BRIEF DESCRIPTION OF THE INVENTION Data read from a specified address in a memory is checked for errors. If an error exists, the address is prevented from changing and the date is reread. After a certain number of successive rereads having data errors, the address is set to a predetermined location.

BRIEF DESCRIPTION OF THE DRAWINGS FIG. I is a block diagram of the control portion of a stored program data processor.

FIG. 2 is a block diagram of one embodiment of the invention.

FIG. 3 is a block diagram of another embodiment of the invention.

DETAILED DESCRIPTION OF THE INVENTION The control system of a computer typical of the type in which the invention is most useful is shown in the block diagram of FIG. I. The control system is used in a stored program computer wherein the sequence of operations performed in response to a particular instruction is controlled by a control word. Control words used to sequence the operation of the computer are decoded into elementary operations, sometimes called micro-operations.

Programs are lists of instructions with associated addresses stored in the computer's memory. Individual instructions thereof are sequentially retrieved and decoded in instruction registers, which are not shown in the drawing and, not being pertinent to the invention, will be not discussed further.

Assuming that the program has already been stored, the machine is started by pressing a start button which sets a RUN flip-flop 12 and provides a signal to an address selection network 14. A starting address is thereby set into a read only memory address register 16. The output of the RUN flip-flop 12 enables the run control logic providing appropriate timing and control signals to the processor.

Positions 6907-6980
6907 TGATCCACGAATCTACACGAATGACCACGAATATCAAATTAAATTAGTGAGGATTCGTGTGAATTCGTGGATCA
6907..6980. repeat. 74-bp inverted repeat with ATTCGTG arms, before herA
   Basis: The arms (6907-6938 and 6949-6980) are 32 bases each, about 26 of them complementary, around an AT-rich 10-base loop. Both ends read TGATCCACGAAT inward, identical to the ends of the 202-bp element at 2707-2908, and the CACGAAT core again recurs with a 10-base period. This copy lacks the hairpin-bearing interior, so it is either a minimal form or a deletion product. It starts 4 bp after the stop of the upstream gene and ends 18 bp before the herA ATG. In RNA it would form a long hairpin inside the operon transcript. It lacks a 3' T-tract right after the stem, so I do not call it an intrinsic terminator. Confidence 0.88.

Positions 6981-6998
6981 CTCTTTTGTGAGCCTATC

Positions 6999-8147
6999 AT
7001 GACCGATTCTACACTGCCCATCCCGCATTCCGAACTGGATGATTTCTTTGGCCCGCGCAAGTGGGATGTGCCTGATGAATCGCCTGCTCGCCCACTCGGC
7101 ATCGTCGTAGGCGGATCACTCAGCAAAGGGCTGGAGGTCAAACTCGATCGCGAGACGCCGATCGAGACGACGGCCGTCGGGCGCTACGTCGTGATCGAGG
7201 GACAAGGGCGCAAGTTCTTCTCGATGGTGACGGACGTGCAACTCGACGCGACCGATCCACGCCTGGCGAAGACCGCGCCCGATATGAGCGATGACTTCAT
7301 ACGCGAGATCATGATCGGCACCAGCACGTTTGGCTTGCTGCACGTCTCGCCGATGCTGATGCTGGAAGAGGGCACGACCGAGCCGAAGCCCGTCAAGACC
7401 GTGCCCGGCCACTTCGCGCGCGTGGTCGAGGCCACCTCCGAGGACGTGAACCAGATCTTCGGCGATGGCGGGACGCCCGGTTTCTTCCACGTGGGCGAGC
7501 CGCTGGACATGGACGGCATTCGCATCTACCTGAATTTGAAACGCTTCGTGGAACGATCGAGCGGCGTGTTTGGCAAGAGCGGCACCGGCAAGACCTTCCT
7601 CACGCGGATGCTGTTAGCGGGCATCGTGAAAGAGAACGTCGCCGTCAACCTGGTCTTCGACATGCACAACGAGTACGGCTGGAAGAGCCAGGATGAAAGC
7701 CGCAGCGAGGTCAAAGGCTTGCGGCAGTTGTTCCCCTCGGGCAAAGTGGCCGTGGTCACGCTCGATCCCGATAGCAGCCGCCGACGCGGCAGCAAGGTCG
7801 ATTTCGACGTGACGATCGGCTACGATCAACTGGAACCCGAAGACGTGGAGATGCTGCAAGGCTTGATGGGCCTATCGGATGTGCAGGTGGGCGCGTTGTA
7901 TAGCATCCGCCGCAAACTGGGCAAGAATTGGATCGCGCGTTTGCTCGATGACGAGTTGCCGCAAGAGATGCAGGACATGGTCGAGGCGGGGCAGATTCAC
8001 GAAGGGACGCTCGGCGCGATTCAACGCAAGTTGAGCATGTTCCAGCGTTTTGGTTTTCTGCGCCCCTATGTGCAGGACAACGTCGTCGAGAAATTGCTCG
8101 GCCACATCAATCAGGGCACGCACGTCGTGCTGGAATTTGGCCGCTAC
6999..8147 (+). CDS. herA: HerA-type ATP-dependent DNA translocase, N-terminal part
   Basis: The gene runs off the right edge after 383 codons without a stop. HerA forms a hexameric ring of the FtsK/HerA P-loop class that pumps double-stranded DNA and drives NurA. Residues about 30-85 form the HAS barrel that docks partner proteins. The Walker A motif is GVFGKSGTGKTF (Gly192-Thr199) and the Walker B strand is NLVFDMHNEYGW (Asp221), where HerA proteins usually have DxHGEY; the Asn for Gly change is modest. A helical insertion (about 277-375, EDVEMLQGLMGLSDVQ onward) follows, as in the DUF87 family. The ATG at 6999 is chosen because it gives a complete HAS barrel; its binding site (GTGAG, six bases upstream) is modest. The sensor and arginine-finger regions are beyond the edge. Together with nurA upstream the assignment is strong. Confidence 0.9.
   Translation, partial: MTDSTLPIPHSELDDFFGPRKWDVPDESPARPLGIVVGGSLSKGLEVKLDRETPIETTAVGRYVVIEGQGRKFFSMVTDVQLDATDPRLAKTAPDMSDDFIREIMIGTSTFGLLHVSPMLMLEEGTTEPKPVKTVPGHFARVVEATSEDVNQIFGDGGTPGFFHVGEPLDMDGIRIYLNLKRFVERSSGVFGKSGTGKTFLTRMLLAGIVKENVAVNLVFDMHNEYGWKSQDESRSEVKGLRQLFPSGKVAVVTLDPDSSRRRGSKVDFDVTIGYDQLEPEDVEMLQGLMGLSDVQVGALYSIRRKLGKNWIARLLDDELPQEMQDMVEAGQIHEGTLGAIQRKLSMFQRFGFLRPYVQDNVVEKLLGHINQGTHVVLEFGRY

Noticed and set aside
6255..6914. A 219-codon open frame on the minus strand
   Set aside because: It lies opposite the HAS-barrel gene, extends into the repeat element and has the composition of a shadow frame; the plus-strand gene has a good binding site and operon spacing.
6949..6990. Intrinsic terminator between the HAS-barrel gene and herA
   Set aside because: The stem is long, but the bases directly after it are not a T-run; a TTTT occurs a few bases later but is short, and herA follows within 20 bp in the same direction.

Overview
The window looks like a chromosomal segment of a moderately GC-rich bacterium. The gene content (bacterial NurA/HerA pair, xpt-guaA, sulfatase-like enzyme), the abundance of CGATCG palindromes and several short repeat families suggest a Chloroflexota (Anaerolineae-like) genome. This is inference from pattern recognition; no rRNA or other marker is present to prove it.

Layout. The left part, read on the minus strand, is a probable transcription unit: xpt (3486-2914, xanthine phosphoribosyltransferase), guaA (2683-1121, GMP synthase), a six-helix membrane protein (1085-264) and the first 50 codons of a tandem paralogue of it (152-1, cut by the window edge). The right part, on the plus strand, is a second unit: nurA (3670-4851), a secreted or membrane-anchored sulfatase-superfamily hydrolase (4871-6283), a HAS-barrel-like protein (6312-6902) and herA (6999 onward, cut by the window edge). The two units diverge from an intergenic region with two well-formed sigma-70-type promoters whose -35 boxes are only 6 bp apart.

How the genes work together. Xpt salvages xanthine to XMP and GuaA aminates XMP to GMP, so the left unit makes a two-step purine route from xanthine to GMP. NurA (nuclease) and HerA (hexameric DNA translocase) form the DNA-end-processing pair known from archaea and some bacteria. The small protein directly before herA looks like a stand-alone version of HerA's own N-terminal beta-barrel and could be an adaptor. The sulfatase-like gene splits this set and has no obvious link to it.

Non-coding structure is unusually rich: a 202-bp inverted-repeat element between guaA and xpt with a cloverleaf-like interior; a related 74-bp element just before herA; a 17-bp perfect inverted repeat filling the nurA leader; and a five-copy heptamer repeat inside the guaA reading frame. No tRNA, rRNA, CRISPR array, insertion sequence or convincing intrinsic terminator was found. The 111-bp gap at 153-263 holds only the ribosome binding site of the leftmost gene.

The controls of the read only memory 18 at the address in the read only memory address register 16 are gated into a read only memory data register 24. Part of the control word indicates alternate addresses of the next control word to be retrieved. It is common to use at least two next addresses, one of which is gated to the address register 16 by the address selection network 14 depending on conditions within the computer processor. The use of alternate next addresses gives the processor flexibility to change its data flow paths depending on the results of preceding operations.

Other parts of the control word are used to designate registers involved in the particular operation step being performed and to control other sections of the processor such as the arithmetic unit.

Check bits are sometimes provided in the control word to detect an error in the word after it is read from memory. A common type of such a check is a parity check. In an odd-parity check system, a parity bit is set or reset as that an odd number of bits has the valve of one. If the control word read from memory contains an even number of one bits, the output of an error detection circuit 26 resets the RUN flip-flop 12 to stop the machine.

While the machine is running, control words are retrieved from the read only memory 18, gated into the read only memory data register 24, and decoded into signals for controlling the processor by the control word decoders 28. Timing controls, not shown, are understood to govern the sequence of operations of the various elements.

FIG. 2 is a block diagram of one embodiment of this invention. The run control logic for providing the timing control signals has been omitted because it is not pertinent to the operation of the invention. However, it should be assumed that the run control logic as well as the data processing portion of the computer are provided in addition to the control functions shown in FIG. 2.